Anthony West has called “Dream of the Red Chamber,” a Chinese novel written in the 18th century, “beyond question one of the great novels of all literature,” and many eminent scholars and critics have agreed with him. That being the case, one feels one really should read it. Many will hesitate, though, before committing themselves to David Hawkes’ five-volume translation — as excellent as that translation is reputed to be. They might turn instead to Chi-Chen Wang’s much shorter abridged version, and, as Arthur Waley has written, “in Wang’s hands [they] will be perfectly safe.” If, however, even a safely abridged version of a novel that is, after all, from a very different time and place seems daunting, there is now another port of entry: Taku Ashibe’s “Murder in the Red Chamber.”
Ashibe, a prize-winning novelist and screen-writer, has given us a book that features the characters, world, and even some of the events of “Dream of the Red Chamber,” but manages to deploy them in the service of what might be called not a locked-room, but a locked-compound mystery, since the murder alluded to in the title—there’s more than one—takes place in the adjoining compounds of two branches of a successful, but declining, aristocratic family. The Qing Dynasty culture in which the book is set will be new to many readers, but they will find their passage into its fascinating foreignness eased by their familiarity with the genre conventions Ashibe employs.
The detective who is assigned to investigate the crimes, for example, is diligent and thorough, but he is no match for the main character (of Ashibe’s book as well as the original), a boy named Bao-yu, who, though still an adolescent, is able to see things the official investigator misses. Mystery readers will immediately recognize the dynamic: The policeman, however well-intentioned and hardworking is always, in comparison with the flamboyant free-lancer, a plodder: Think, for example, of Sherlock Holmes and the unimaginative Inspector Lestrade.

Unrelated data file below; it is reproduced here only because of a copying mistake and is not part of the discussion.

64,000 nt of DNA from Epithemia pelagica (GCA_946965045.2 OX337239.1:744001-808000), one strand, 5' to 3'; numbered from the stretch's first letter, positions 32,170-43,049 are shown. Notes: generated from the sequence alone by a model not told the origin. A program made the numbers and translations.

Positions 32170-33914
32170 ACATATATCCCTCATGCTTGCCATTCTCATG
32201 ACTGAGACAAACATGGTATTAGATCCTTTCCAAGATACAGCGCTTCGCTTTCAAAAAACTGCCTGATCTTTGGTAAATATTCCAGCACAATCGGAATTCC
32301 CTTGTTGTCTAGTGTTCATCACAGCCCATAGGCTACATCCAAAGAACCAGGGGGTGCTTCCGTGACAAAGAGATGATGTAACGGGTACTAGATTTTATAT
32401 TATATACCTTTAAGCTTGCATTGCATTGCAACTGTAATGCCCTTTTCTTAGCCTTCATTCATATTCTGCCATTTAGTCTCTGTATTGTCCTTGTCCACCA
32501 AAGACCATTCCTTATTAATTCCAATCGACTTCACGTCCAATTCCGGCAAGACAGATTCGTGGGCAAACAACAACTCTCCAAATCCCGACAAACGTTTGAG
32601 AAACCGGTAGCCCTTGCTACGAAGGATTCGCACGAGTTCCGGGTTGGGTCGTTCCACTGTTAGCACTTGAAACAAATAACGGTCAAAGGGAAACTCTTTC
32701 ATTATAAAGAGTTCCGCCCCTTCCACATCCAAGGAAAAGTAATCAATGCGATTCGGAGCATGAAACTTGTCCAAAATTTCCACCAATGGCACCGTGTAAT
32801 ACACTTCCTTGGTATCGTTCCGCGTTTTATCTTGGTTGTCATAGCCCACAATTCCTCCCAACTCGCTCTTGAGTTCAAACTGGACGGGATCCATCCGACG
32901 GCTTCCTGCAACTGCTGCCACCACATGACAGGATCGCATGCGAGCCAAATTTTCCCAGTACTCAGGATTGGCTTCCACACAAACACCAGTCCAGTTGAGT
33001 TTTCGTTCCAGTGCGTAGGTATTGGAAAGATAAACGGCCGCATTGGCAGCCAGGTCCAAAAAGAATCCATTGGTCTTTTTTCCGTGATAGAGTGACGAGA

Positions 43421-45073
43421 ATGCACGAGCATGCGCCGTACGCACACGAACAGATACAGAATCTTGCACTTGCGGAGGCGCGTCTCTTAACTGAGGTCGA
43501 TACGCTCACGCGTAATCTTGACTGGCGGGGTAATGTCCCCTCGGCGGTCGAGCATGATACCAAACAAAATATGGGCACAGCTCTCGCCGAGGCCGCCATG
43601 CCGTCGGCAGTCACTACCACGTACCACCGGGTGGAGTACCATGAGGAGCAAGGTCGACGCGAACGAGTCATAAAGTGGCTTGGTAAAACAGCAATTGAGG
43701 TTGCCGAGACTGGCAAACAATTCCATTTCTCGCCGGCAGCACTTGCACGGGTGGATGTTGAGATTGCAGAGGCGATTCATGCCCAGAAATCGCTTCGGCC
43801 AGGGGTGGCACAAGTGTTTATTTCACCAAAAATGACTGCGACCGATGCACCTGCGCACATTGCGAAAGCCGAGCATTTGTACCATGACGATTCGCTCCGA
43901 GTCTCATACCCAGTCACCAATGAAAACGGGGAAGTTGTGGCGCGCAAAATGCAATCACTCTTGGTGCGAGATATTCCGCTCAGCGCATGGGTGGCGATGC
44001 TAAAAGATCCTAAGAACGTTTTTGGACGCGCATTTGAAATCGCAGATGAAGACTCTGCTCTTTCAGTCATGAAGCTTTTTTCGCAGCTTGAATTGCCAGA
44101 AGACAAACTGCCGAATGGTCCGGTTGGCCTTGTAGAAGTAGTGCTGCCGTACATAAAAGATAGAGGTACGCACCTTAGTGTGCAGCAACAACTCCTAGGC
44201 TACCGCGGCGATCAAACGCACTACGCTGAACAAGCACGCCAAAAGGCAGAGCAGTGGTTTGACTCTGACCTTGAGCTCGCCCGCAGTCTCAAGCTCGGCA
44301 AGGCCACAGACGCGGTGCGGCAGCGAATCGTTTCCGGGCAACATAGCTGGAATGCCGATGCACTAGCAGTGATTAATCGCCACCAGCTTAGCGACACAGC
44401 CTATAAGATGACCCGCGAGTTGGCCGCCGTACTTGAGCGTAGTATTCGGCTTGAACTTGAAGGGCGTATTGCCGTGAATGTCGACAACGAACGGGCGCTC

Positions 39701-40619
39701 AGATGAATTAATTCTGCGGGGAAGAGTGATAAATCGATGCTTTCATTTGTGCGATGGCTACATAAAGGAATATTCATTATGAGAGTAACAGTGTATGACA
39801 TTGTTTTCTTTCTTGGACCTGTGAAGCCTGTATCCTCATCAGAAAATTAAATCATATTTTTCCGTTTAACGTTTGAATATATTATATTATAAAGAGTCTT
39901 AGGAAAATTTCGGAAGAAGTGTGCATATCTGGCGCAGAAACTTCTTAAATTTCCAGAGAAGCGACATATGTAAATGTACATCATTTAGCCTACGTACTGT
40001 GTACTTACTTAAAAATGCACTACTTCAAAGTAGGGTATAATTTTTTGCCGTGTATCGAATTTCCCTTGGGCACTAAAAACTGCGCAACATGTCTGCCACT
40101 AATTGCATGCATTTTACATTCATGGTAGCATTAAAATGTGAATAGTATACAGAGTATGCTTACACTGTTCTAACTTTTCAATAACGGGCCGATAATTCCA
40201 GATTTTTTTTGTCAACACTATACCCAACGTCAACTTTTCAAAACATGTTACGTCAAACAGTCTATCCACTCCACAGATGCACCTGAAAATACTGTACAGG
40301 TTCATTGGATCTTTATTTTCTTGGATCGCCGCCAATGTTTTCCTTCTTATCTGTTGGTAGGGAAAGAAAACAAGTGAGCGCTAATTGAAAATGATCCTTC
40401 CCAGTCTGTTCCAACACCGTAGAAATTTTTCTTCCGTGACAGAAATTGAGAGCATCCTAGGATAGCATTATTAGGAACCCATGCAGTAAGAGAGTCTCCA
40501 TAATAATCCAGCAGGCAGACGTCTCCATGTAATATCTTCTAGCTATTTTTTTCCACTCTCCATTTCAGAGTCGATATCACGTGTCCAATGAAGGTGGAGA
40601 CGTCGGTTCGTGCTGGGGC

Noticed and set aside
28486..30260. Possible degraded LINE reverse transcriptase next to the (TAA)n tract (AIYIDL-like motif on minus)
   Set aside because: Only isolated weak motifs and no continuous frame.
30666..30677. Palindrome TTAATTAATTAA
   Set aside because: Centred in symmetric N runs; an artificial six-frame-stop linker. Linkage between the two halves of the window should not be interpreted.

Likewise, the puzzles that abound in this novel will be recognizable as the sorts of irrational impossibilities that the hyper-rational detective will, in the end, explain. How, for example, could a murderer strangle a woman in full view of a crowd watching from the opposite side of a lake and then disappear from a securely guarded garden?
How could a woman be killed in a locked room to which no one could have had access (this one’s almost required in this kind of mystery)?
Translator Tyran Grillo’s English, too, will make readers feel at home. The lead detective is, after all, a boy, so it’s entirely appropriate that the novel’s prose recalls the breathless narration of a “Boy’s Own” adventure story. Indeed, so gripping are the events Ashibe and Grillo recount that even those with no interest in entering the original “Dream of the Red Chamber” will relish “Murder in the Red Chamber” for the thrills it offers, and by the time they turn the last page, they may well crave further immersion in the world to which they have been introduced.